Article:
We have a lot of customers who struggle with skin that is dry and tight on the surface but simultaneously gets many small zits around the face. Miliums and impurities underneath the skin cause issues for many.
When we encounter a client who suffers from a surface dry skin, our first question is always: do you use a toner? In these cases, we are always proponents for moisture from water-based products like toner and serums.
So we decided once again to dedicate a rant to the topic of toner. Use loads of it! Surface dryness of the skin is often caused by cleansing products that are too strong and lack of using toner. The protective film on your skin is acid, as it is made out of fats and acids, and is called hydrolipid film. When the film is balanced, which again means that it’s not lacking moisture or fat, your skin has a soft, smooth, resilient surface that has a peachy glow in it. Cleansing products, on the other hand, are alkaline and contain surfactants, which purify the skin of makeup and impurities. The stronger the surfactants are, the more effective a cleanser is, but they also cause damage to the protective film on your skin – this causes your skin to be in imbalance after each time you wash it.
In certified organic cosmetics, the most powerful surfactants, which on the synthetic side are called Sodium Laureth Sulfate and Sodium Lauryl Sulfate, are prohibited. They are used in synthetic cosmetics because they are cheaper and form foam easily – which creates a mental image of an effective cleansing product.
In natural cosmetics, surfactants clean your skin and makeup just as effectively, but with less damage to your skin’s protective film when compared to synthetic options. Despite this, when purifying your skin, even these products leave your skin in imbalance. This is why your skin needs help to find its balance again. And this is where one of the brightest stars of cosmetics comes into play: our friend, toner. And our most important message is that contrary to the very popular myth, a toner is not a cleansing product, but a skincare product. Sure, it gives a finishing touch to your cleansing routine and removes the last drops of your makeup, but it also helps to bring back your skin’s own protective film and its balance – this can be felt as an immediate relief to the tight feeling on your skin. A balanced, gentle skin surface is much more receptive to all care products like serums, oils and moisturisers, than a tight skin. A great metaphor is a dry plant pot that you try to water: the water sticks to the surface of the soil for a long time without soaking in before finally starting to let the water and moisture in.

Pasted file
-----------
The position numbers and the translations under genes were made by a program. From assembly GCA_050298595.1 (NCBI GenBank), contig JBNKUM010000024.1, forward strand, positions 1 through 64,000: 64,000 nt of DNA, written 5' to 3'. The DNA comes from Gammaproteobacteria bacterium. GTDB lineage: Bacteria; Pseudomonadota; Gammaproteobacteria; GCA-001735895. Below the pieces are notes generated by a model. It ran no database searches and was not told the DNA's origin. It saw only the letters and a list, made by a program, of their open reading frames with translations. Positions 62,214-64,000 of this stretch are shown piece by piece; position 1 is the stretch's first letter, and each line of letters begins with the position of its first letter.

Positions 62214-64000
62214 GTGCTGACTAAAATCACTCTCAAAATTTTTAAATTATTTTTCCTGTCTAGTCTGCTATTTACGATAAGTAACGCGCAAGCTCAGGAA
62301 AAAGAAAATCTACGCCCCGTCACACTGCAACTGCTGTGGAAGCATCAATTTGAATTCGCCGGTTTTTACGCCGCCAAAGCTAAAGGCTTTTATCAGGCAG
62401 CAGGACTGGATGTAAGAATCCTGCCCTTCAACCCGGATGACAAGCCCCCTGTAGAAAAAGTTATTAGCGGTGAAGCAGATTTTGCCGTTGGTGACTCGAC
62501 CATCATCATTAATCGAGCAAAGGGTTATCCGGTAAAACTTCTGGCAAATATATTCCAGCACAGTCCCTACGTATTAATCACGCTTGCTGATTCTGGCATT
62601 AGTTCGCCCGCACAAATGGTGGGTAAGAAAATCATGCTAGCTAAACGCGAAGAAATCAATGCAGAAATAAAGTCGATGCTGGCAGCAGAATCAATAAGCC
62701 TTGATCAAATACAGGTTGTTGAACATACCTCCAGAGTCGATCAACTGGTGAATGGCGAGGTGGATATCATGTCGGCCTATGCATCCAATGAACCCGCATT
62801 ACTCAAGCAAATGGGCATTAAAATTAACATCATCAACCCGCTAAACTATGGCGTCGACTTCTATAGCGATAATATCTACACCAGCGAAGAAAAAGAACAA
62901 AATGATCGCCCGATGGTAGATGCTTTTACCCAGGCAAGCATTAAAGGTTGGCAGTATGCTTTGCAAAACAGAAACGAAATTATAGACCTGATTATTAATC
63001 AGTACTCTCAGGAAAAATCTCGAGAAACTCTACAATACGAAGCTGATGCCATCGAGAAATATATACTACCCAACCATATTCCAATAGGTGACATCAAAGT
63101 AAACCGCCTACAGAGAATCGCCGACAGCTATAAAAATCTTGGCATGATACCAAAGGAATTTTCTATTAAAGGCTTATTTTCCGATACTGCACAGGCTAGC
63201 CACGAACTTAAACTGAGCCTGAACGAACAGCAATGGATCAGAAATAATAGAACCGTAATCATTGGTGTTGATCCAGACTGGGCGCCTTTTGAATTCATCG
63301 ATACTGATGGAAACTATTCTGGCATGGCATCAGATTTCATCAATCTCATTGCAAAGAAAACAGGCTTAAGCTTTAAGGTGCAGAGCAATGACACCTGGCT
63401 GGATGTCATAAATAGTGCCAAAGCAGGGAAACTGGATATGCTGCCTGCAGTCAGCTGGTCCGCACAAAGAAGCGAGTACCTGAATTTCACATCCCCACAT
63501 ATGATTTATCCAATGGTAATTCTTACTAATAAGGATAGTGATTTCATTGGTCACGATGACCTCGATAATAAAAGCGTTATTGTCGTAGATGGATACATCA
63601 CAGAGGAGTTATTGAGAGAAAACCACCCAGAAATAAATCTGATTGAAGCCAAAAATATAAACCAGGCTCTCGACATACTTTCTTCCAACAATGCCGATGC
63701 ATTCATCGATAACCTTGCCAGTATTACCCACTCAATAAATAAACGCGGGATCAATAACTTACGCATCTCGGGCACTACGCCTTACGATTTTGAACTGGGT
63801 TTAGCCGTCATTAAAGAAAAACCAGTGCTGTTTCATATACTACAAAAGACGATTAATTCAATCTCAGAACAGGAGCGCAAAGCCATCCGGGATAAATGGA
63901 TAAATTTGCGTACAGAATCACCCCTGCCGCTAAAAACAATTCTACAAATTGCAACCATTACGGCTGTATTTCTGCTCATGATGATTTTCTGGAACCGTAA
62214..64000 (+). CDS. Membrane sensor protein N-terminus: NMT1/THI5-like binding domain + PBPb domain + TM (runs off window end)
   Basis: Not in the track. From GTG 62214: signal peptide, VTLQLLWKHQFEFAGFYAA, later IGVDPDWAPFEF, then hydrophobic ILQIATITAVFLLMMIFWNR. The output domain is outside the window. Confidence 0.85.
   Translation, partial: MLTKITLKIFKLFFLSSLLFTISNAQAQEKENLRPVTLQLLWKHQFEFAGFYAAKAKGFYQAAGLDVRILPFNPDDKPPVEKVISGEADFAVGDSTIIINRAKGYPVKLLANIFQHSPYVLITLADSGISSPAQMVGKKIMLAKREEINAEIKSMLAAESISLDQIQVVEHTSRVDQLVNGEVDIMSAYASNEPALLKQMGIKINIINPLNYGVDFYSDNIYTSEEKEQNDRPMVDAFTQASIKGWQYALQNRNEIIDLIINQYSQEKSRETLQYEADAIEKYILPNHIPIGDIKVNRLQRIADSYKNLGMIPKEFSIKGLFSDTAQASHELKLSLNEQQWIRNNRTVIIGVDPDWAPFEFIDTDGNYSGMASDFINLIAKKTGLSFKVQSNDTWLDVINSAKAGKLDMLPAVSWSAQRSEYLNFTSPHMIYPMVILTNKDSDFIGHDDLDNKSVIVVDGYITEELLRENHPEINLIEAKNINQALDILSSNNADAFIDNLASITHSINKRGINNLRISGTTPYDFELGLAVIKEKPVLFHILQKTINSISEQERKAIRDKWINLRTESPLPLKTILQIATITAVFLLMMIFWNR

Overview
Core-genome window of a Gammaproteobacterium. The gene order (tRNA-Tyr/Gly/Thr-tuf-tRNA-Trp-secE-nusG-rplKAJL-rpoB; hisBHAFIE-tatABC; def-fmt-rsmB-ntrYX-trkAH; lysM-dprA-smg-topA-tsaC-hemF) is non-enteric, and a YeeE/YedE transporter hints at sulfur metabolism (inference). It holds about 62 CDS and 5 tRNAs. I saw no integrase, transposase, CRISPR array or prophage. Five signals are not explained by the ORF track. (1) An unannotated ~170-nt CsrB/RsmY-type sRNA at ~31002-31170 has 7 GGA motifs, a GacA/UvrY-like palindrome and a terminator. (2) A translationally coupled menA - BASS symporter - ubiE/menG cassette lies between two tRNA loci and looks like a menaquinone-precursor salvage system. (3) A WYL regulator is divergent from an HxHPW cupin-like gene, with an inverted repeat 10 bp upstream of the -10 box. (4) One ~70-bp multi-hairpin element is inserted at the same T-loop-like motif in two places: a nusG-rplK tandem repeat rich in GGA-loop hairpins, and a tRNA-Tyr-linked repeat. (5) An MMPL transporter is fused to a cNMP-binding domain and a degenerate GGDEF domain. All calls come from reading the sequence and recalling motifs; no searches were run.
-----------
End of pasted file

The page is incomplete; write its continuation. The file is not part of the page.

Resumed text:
So all you lovely people out there, please use toner and use a lot of it, mornings and evenings! In the morning, the toner is all you need to cleanse your face. If you have oily skin, instead of a moisturizing and nourishing toner you can use one that gently shrinks and purifies pores. Serums, oils and moisturisers can be applied on skin still slightly damp from the toner.
Just as our bodies need both water and good fats, our skin needs them too. Using oils, oily serums, and lotions in the evenings is highly recommended even if you are prone to get zits here and there. Not having enough fats in your skin can also cause it to get dry on the surface, which causes those zits to get stuck underneath the skin. But first moisture, then oils.
Which toner do you use?